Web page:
Aging Americans struggle to get the mental health resources they need
Dr. Henderson: Older adults and mental health
INDIANAPOLIS (WISH) — Aging Americans aren’t getting the mental health help they need, according to the National Council on Aging.
In fact, health professionals say less than half of older people with mental health disorders receive adequate care.
The COVID-19 Pandemic highlighted mental health issues affecting young people, but aging Americans are also still facing significant challenges.
Dr. Danielle Henderson is a clinical psychologist at Indiana University. Henderson says several factors limit a person’s access to adequate mental health services.
According to Henderson, there are several obstacles preventing aging Americans from accessing mental health care, including isolation, insurance coverage issues, and a shortage of trained professionals.
Many older people may be hesitant to seek help due to the stigma surrounding aging, while others are reluctant to offer assistance.
It is important to acknowledge that there are harmful stereotypes about aging that can negatively impact the quality of care provided to older adults. One misconception is that depression and anxiety are a natural part of the aging process, when in fact they are not.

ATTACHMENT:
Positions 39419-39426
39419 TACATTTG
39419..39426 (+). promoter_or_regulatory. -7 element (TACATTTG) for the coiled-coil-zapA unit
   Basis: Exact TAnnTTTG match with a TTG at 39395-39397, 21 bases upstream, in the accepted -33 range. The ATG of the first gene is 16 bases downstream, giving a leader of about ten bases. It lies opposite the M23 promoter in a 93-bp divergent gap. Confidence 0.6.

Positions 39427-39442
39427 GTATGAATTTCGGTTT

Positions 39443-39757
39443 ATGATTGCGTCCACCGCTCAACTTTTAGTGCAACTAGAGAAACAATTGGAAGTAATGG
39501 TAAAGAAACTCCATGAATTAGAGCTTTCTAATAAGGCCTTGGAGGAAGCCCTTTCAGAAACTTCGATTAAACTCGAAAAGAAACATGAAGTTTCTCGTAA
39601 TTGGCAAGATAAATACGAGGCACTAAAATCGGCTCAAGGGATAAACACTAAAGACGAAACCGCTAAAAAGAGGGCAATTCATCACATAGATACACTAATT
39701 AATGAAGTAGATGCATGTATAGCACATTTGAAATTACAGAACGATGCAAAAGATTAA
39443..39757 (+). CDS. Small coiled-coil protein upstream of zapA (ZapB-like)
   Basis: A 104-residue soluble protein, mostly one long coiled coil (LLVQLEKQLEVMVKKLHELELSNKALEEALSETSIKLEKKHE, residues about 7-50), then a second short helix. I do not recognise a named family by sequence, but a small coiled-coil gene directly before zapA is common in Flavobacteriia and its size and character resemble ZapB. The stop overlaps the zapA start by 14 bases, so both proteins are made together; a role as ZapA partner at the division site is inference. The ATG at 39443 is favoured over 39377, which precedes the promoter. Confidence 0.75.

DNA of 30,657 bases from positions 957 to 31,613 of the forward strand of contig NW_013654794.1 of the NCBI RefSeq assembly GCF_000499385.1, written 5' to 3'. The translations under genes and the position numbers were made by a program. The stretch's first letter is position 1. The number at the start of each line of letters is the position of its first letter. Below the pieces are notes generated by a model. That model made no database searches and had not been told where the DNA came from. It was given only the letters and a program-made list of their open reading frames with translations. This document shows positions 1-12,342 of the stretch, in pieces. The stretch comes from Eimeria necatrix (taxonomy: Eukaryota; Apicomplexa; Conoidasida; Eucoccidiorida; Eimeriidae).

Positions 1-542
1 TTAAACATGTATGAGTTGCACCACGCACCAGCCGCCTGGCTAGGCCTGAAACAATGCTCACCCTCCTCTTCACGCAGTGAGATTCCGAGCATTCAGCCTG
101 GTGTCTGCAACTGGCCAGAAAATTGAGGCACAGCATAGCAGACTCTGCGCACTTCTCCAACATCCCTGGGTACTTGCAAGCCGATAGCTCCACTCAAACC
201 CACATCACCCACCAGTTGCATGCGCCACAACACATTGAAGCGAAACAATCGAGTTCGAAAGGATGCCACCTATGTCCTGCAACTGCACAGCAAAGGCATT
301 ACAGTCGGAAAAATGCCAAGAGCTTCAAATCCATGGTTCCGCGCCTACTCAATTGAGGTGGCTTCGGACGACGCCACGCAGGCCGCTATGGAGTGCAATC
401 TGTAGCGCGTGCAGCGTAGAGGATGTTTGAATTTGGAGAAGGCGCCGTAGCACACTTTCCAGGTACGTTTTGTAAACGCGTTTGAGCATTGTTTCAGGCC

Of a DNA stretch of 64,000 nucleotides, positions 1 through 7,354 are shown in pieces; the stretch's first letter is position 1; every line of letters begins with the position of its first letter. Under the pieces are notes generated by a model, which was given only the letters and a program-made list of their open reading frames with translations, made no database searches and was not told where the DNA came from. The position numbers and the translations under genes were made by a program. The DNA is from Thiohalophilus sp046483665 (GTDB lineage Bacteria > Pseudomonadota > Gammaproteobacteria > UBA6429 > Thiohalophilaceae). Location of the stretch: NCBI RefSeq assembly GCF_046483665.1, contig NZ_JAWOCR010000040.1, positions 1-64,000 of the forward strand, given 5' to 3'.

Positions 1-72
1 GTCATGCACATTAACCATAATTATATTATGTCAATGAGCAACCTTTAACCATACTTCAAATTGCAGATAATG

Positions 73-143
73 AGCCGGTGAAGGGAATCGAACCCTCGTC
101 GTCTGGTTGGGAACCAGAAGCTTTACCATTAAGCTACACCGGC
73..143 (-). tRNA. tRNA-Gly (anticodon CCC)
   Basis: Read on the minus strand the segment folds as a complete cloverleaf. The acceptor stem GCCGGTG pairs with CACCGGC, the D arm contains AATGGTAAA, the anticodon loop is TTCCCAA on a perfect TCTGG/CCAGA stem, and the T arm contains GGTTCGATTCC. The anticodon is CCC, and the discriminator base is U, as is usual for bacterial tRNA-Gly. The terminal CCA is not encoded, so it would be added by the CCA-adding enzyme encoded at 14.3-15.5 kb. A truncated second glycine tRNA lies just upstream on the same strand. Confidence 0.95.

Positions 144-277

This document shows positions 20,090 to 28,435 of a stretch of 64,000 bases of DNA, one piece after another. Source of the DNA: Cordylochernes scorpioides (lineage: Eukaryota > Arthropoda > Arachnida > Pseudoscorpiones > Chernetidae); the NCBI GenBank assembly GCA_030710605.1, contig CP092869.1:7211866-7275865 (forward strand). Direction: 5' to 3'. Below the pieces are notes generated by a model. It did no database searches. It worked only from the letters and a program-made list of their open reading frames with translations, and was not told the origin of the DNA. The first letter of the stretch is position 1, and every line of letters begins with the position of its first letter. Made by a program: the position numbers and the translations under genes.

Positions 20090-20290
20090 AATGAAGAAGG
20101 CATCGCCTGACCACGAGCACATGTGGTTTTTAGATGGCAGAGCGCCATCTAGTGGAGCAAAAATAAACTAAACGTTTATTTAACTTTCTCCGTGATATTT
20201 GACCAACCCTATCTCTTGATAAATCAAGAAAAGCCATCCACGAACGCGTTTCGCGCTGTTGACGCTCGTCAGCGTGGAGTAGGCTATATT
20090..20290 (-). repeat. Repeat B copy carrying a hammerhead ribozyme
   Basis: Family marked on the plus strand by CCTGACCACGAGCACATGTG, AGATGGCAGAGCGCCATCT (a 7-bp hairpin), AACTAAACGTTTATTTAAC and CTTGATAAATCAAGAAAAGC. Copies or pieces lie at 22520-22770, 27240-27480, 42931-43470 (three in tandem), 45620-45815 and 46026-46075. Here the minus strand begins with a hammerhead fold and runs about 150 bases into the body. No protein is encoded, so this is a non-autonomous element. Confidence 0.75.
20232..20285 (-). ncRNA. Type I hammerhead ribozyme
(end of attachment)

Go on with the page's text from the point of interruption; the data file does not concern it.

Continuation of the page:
There is also a potentially harmful stigma surrounding mental health in older generations, with many believing that seeking help shows weakness. Health professionals say it is crucial to dispel these misconceptions in order to provide the best care for older adults.
Saturday on News 8 Weekend Daybreak, Dr. Henderson spoke about the “Stealth Mental Health” approach. She says it’s been successfully implemented in senior centers in New York City. This model involves conducting mental health discussions without explicitly labeling them as such.
For example, Dr. Henderson says workshops on journaling and gratitude led to more fruitful conversations that encourage self-reflection. As a result, older people felt comfortable discussing a range of topics, including physical health, depression, and other mental health issues.
This works by providing comfortable ways to have difficult conversations.
Watch the full interview above to learn more.
Mental health resources
- Be Well Indiana
- Indiana Suicide Prevention
- Indiana Department of Child Services’ Children’s Mental Health Initiative
- National Suicide and Crisis Lifeline: 988 or 800-273-8255
- More resources